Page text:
U.S. Dept. of Education seeks input from Delta State
by Paisley Boston
Jan 16, 2014 | 2809 views | 0 0 comments | 25 25 recommendations | email to a friend | print
Director of the U.S. Department of Education's Division of Adult Education Cheryl Keenan explained the empirical findings from the surveys conducted by the U.S. Department of Education.
Director of the U.S. Department of Education's Division of Adult Education Cheryl Keenan explained the empirical findings from the surveys conducted by the U.S. Department of Education.
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The United States Department of Education made a visit to the campus of Delta State University Wednesday to gather input for developing a national plan to improve the preparedness of low-skilled U.S. adults.

"There are over 36 million Americans that are low skilled adults; half of the 36 million individuals are Black and Hispanic," said Brenda Dann Messier, assistant secretary for vocational and adult education,

"One third of the 36 million are under the age of 35," she added.

Delta State University was fourth of many stops that the U.S. Department of Education has made in an effort to help craft the skills of adults in the workplace.

The first three sessions were held in Philadelphia, Chicago and Redwood City, Calif., and one additional session will take place next week in Fall River, Mass.

The department is looking for the country’s best ideas and most creative thinkers from educators and policymakers, individuals, business, industry and labor leaders, researchers and data experts, and practitioners in adult education to weigh in on best strategies for improving foundation skills and workforce readiness. 

The national plan is expected to be released in Spring 2014.

The project is titled "Time for the U.S. to Reskill? What the Survey of Adult Skills Says."

The report is the first in a decade that quantifies the population of low-skilled adults, identifying some 36 million adults ages 16-65 whose skills in reading, math, and problem-solving in a technology-rich environment fall far short of what’s needed to succeed in the 21st century workforce.

"We predict that there will be 2.6 million jobs available in this upcoming year. There is going to be a great need for a skilled work force," said Regional Director for Region 3 and the U.S. Department of Labor, Employment and Training Administration Gene Caso.

In October, the Organization for Economic Co-operation and Development released the results of the Survey of Adult Skills – this survey that is part of the Program for International Assessment of Adult Competencies.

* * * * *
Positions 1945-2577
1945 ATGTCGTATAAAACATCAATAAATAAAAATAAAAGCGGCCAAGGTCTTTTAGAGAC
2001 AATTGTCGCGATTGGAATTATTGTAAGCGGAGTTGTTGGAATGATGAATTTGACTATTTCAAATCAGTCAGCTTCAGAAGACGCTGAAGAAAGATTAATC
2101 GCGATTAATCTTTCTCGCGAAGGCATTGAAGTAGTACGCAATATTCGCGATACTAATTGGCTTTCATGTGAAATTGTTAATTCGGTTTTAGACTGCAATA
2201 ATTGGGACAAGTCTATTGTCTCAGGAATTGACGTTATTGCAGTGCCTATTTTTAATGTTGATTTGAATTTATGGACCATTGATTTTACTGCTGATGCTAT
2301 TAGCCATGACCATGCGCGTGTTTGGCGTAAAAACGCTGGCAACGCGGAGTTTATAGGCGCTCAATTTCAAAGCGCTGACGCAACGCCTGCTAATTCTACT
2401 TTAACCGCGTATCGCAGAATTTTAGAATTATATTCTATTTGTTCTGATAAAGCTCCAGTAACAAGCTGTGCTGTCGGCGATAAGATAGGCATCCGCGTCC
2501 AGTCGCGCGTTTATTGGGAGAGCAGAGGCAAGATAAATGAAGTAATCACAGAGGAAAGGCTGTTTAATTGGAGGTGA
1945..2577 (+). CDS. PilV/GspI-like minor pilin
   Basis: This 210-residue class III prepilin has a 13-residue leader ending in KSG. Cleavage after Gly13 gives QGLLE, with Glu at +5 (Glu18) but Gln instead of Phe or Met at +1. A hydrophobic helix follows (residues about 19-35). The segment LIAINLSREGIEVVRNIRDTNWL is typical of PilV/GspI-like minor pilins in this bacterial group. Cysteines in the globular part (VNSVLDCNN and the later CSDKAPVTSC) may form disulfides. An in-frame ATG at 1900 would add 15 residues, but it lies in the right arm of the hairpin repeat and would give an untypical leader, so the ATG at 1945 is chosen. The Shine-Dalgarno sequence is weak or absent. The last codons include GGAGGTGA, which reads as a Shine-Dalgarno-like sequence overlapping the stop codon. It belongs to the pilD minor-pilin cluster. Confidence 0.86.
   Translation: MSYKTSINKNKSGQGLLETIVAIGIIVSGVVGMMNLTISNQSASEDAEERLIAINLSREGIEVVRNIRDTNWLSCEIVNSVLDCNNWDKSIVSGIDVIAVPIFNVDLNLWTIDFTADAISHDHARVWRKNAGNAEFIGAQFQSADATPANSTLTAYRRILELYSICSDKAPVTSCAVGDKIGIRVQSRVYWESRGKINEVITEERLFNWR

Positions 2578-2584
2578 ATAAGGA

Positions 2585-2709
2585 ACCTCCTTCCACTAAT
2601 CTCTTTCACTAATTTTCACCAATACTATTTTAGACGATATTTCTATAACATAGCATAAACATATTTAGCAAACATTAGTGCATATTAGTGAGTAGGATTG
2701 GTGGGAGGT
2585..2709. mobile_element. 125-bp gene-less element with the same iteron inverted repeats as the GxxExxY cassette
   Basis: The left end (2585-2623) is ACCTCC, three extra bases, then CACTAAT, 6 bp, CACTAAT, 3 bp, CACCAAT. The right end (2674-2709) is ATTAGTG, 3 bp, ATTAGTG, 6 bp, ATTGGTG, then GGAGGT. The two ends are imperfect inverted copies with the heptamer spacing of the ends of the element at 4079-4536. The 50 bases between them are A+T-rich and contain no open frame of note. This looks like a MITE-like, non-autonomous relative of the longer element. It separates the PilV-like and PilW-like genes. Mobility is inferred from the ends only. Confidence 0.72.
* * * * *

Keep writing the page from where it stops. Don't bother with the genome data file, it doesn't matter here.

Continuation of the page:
The assessment was conducted in 23 countries with nationally representative samples of adults ages 16 through 35.

In the United States, 5,000 individuals were surveyed to create a nationally represented dataset.

An additional 5,000 people will be surveyed in the United States for a supplement that will be added to the dataset in 2015.

The supplement groups include unemployed adults, ages 16 - 35; young adults, ages 16 -34; older adults, ages 66 – 74; and incarcerated adults, ages 16 – 74.

After conducting the survey, the U.S. Department of Education Office of Vocational and Adult Education found that there was a large population of low basic skills.

The data also indicated that the education system is not doing enough to help adults compete in the global market place.

The results were designed to help public, private, educational and philanthropic sectors work with a shared language and set of benchmarks to enhance cooperation around the development and implementation of economic.

"The news for the U.S. is not very good. Our basic skills in the U.S. are relatively weak. We rank third from the bottom in basic skills," said Messier.

According to Director of the U.S. Department of Education's Division of Adult Education and Literacy in the Office of Vocational and Adult Education Cheryl Keenan, adults from low educated families are ten times more likely to have low skills and adults with low skills are four times likely to have poor health which is two times the international average.

"The survey reminds us of how important it is to fix all of the factors and issues surrounding low or no skilled adults," said Keenan.

"Technology has a huge potential to improve the lives of our low skilled adults, but so many of them lack the necessary skills to use certain types of technology," she added.

Keenan said access to high quality adult education is both an economic necessity and moral imperative to help adults transitions from basic to more advanced skills and ultimately reach the top rungs of postsecondary training and credentials and fulfilling careers.

"Individuals who possess specific skills are highly rewarded in the U.S. Labor Market. We need to support our actions with evidence. We need to become a data driven society. If we fail to do anything to remedy the situation then there are going to be strong consequences," Keenan continued.

For more information about the sessions, please visit www.timetoreskill.org